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Flipping the Monte Carlo “Lanikai”

On August 9, 2016, in Builder Tips, by Brian

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Here are photos of flipping this 28′ version of the Monte Carlo. Sorry they are a little out of order! It is a process that is safe and usable for any boat where you have no overhead structure to work with. Two “lift/roll” frames were built, each about 1/3 from the bow/stern, out of 4×4 posts and dual 2×8’s across, about 2′ higher than the max beam of the hull. Just inside the connection to the posts, I drilled through the 2×8’s and inserted a 3/4″ bolt with a 1″ section of pvc pipe about 3.5″ long on the bolts between the 2×8’s. The pvc rotates on the bolts for the roll strap.

The lift was done with 4 1-ton comealongs and a strap under the sheers to the other side. Four guys lifted the boat up about 3′. Then we ran the wide roll straps underneath and around the motor stringers so they would not move, and over the bolts with the pvc rollers. Now we had straps to roll the hull without the straps sliding on the hull itself. As we cranked the handles on the straps, one side came up and the straps slid around the pvc rollers, not the hull.

Soon, we got to a point where the hardware on the straps was going to hit the frame structure, and we could no longer roll the boat any further with muscle. We reconnected the 4 comealongs, lifted the hull an inch, and slid the roll straps around to a clear position. Then released the lift onto the roll straps again. Using ropes, we were able to continue rolling it, keeping a back line taut so it didn’t roll suddenly. We had it a little too high, so had to use the lifting process again to lower it to clear the 2×8’s.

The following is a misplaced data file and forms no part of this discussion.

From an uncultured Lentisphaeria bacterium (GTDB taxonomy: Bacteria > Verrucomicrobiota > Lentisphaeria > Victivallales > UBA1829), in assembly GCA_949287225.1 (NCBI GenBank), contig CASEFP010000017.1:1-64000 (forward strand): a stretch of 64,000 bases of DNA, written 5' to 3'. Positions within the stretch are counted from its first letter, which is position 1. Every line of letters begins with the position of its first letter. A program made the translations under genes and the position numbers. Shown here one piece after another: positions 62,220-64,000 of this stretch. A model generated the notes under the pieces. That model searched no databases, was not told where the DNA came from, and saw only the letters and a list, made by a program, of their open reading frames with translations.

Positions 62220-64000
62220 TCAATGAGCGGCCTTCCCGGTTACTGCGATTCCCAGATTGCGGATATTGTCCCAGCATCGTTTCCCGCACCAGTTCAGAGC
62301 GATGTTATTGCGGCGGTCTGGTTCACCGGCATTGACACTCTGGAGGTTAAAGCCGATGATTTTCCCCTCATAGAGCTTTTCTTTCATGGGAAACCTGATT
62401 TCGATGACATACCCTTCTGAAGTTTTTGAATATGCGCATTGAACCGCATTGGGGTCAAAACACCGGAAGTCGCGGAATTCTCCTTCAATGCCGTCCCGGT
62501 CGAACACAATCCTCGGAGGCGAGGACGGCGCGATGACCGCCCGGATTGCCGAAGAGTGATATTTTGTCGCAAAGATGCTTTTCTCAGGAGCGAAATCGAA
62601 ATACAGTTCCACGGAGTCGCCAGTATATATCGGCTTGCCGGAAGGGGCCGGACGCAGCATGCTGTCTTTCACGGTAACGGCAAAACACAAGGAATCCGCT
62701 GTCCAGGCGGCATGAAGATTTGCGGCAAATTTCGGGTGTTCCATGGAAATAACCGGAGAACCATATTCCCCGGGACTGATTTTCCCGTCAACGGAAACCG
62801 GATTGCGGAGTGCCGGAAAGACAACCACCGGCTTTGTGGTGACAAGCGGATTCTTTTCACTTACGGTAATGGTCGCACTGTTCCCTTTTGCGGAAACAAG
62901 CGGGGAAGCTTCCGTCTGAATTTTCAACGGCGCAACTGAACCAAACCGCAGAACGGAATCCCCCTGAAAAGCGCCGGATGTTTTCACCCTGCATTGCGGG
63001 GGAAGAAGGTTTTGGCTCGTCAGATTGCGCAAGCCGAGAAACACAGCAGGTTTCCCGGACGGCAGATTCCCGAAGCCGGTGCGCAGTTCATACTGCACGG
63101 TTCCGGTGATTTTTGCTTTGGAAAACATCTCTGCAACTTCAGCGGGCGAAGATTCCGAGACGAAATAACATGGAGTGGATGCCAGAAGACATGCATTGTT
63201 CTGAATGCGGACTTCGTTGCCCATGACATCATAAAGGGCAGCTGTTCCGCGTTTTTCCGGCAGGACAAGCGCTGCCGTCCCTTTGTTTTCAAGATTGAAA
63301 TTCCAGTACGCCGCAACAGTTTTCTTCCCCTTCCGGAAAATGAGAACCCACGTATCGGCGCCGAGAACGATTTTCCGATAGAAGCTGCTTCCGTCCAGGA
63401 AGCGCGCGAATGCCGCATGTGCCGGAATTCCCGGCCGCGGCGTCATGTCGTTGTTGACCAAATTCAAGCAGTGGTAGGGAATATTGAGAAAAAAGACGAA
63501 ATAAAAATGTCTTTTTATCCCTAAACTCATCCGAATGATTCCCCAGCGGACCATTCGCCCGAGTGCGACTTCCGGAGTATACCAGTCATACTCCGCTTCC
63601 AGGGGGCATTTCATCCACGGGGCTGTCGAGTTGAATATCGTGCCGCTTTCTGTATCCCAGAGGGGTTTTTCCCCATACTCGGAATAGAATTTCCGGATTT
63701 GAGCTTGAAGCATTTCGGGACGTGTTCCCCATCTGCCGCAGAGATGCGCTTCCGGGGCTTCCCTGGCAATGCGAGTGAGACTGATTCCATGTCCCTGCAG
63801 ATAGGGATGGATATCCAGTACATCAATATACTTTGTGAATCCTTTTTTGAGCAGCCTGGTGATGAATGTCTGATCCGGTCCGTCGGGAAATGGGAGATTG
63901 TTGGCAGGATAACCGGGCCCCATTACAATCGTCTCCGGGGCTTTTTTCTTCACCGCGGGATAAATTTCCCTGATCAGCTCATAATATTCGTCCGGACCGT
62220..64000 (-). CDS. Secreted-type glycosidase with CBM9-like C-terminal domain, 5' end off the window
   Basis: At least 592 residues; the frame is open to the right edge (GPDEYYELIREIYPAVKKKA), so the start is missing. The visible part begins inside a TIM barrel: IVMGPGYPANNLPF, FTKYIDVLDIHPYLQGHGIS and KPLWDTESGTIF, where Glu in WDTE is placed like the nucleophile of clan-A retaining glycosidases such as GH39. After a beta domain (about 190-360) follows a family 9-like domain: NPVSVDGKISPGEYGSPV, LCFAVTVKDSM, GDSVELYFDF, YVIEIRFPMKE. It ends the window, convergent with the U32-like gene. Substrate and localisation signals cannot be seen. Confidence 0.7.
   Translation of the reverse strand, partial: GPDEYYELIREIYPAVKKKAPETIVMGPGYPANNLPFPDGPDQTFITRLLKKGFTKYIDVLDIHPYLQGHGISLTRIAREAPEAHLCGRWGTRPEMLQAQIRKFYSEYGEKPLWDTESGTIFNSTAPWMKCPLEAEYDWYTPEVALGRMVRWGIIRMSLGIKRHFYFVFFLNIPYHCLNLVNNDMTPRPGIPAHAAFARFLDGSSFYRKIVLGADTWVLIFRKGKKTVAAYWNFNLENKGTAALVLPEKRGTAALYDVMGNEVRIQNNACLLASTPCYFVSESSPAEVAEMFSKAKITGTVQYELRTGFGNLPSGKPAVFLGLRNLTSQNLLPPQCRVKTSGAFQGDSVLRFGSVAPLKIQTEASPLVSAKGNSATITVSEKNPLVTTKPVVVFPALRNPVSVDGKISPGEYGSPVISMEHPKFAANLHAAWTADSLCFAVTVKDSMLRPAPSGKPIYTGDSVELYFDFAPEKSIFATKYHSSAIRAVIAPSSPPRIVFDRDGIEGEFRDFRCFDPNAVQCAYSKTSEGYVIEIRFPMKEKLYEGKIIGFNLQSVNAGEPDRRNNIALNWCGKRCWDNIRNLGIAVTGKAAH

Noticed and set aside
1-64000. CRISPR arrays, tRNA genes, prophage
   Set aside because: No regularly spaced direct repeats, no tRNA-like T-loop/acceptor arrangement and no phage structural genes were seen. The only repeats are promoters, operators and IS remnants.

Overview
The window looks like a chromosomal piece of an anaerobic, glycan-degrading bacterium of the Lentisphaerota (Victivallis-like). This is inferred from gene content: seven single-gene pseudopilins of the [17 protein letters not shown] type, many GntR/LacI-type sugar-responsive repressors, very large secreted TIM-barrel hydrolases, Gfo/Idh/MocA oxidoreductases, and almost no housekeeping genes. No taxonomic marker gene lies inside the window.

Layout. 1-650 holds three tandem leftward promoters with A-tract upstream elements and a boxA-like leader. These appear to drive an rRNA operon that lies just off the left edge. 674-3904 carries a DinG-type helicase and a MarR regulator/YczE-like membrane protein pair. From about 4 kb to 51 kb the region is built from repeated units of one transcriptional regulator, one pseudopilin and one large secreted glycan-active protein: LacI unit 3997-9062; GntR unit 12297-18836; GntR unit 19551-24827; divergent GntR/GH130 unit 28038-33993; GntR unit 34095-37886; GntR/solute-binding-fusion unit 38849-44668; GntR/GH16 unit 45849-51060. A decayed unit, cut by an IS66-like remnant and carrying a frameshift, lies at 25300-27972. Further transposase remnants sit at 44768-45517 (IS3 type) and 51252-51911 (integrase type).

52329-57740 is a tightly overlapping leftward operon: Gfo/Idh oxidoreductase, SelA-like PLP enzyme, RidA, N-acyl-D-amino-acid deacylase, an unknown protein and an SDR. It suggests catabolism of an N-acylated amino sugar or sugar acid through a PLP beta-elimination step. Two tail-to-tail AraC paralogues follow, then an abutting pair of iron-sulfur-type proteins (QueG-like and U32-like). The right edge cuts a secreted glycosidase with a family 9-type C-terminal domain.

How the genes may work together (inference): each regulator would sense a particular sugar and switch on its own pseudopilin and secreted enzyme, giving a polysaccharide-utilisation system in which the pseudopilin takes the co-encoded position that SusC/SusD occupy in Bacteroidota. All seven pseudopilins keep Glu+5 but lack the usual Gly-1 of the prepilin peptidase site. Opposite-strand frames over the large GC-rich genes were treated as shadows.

Once over most of the way, it was just a matter of horsing it around a little with ropes and muscle until it hung fairly level. Then we reattached the lifting rig, lowered it onto the cradle, and leveled it. I removed the forward frame and left the aft one for the engine lift. The cradle is on 6 – 4″ Magic Sliders, which allows the whole thing to be moved around, not easily, but it works. The rigs cost about $100 each to build, and I had to buy the comealongs and straps. If you can borrow these and have some throw away lumber, this could be done for almost nothing.

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One Response to Flipping the Monte Carlo “Lanikai”

  1. Jasper says:

    Shows what a little thought and ingenuity can get done!
    Excellent share, thanks!! 🙂

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